An 83-year-old cult leader will face a Sydney court on Friday charged with 22 sex offences relating to two adolescent girls.
Kenneth Emmanuel Dyers, co-founder of the so-called spiritual healing group Kenja, was arrested on Thursday morning at his home in Bundeena, in Sydney's south.
After several hours of questioning at Sutherland Police Station he was charged with the aggravated sexual and indecent assault of two 12-year-old girls.
The alleged offences happened at Kenja's offices in Surry Hills, in inner-Sydney, between December 2001 and July 2002.
Dyers, a World War II veteran, faces 17 aggravated indecent assault offences and one count of aggravated sexual assault in relation to the first girl, a NSW police spokeswoman said.
He also faces four aggravated indecent assault charges in relation to the other girl.
Police will allege the abuse occurred during the girls' one-on-one sessions with Dyers, which were "designed to assist in clearing negative energies," the spokeswoman said.
He was refused police bail and was remanded in custody to face Sutherland Local Court on Friday.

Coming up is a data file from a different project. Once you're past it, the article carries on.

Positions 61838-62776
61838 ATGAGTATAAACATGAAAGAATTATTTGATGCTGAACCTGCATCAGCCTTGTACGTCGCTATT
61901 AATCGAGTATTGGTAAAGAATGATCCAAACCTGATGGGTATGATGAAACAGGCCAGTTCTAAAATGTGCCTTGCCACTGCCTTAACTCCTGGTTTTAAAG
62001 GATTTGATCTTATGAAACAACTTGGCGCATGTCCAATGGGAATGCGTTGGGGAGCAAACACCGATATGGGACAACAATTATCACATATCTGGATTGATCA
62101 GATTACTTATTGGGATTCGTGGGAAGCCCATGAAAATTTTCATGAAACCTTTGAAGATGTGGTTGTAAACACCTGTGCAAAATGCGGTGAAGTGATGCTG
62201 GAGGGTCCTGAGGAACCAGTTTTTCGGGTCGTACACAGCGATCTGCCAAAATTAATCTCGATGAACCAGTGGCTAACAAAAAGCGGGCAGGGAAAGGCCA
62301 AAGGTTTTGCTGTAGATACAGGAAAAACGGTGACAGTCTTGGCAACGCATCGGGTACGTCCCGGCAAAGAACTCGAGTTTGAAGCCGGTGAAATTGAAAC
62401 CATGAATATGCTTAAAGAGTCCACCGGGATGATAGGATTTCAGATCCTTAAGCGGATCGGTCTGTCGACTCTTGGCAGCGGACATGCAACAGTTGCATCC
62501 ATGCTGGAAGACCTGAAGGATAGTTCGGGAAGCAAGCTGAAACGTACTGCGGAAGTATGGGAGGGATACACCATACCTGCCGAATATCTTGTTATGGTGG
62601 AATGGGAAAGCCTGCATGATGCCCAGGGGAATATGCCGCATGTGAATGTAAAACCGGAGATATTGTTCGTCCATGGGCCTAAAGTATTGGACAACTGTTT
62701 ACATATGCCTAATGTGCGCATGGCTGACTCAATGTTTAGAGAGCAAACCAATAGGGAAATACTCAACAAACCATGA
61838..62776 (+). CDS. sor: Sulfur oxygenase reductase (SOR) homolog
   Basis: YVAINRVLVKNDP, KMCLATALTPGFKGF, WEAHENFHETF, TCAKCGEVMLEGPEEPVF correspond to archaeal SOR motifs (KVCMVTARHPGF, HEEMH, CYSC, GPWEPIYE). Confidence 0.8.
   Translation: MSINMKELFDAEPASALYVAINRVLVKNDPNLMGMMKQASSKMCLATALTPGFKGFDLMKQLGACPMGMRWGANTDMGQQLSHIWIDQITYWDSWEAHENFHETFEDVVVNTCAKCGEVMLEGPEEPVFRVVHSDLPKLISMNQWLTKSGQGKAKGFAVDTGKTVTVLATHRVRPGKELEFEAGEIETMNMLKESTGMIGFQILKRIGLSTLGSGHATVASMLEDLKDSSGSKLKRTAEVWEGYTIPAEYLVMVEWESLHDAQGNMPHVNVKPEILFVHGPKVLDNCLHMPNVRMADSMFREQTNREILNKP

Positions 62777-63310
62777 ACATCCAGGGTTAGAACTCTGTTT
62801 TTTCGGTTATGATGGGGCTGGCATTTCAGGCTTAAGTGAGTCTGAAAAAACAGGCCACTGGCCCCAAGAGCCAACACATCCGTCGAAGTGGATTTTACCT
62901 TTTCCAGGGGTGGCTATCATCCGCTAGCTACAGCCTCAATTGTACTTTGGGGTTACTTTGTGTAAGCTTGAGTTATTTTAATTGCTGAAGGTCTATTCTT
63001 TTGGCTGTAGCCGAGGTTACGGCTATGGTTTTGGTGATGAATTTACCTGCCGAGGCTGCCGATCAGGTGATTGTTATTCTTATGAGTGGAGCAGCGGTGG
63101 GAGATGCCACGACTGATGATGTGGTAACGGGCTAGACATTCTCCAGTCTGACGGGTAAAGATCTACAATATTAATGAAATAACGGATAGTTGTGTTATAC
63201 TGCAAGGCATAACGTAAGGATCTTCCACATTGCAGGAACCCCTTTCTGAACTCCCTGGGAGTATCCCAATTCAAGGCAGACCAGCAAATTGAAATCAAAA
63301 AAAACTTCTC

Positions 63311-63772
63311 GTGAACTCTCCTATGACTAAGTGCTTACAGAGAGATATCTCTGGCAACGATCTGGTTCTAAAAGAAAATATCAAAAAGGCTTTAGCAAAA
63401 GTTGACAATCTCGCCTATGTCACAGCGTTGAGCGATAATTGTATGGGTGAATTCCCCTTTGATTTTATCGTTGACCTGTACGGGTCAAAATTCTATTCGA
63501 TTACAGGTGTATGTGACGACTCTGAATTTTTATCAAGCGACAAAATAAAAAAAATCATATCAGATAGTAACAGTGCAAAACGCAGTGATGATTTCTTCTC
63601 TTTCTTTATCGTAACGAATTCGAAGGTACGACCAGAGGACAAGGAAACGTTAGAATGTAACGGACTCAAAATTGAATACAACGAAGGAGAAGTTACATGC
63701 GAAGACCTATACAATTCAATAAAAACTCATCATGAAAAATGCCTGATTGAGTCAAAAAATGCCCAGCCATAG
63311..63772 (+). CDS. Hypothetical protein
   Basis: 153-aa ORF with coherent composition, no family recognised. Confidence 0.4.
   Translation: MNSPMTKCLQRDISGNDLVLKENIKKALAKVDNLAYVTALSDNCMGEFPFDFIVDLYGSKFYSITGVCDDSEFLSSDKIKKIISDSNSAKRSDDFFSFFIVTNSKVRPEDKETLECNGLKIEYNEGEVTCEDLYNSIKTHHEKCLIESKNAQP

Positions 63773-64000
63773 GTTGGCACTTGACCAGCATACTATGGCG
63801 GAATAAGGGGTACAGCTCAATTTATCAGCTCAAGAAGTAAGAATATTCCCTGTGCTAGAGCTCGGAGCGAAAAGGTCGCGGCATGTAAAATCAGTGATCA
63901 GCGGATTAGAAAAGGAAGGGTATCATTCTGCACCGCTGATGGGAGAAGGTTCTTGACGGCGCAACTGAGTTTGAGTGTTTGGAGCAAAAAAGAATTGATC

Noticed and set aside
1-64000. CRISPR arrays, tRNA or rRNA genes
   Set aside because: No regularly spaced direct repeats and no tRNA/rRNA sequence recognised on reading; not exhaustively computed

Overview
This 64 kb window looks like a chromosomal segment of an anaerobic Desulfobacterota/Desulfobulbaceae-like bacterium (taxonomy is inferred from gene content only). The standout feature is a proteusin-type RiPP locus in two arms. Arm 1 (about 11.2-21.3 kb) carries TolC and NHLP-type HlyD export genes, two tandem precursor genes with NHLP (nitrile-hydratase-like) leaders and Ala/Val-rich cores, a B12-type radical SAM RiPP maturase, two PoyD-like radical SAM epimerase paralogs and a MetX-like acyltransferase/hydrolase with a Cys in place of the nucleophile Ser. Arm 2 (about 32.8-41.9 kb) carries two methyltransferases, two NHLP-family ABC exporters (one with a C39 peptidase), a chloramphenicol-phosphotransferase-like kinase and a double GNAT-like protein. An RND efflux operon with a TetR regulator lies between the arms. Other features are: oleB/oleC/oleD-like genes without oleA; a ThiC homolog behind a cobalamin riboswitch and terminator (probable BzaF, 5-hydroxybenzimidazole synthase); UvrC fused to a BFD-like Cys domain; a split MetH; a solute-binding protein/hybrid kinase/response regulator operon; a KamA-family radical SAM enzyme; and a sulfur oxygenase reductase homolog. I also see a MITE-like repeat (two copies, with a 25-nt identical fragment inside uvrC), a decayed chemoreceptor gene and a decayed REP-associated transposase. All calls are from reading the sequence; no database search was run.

Dyers' lawyer Harland Koops told reporters his client had medical conditions and was "very unwell".
"He's going to defend these charges vigorously of course," Mr Koops said as he left the police station with Dyers' de facto wife, former actress Jan Hamilton.
Kenja Communication is a secretive, Sydney-based cult founded in 1982 by Dyers and Ms Hamilton.
Kenja, an anagram of their first names, is a non-religious organisation which preaches the positive power of a form of one-to-one meditation called "energy conversion".
Critics have accused it of practising mind control over its adherents.
Dyers claims on the Kenja website that he "developed a comprehensive background in business and success bringing out the positive potential and creativity towards others, in people".
He also claims to have done work in mental health.
Ms Hamilton, in her 50s, offers workshops in clowning.
Their website says the combination of Ms Hamilton's clowning training and Mr Dyers' lectures on energy conversion provided the genesis of what is now called Kenja.
Among former members of Kenja is Cornelia Rau, the former Qantas flight attendant wrongfully held in immigration detention.
Her sister Christine Rau said Ms Rau's mental health deteriorated during the several months she spent with the group.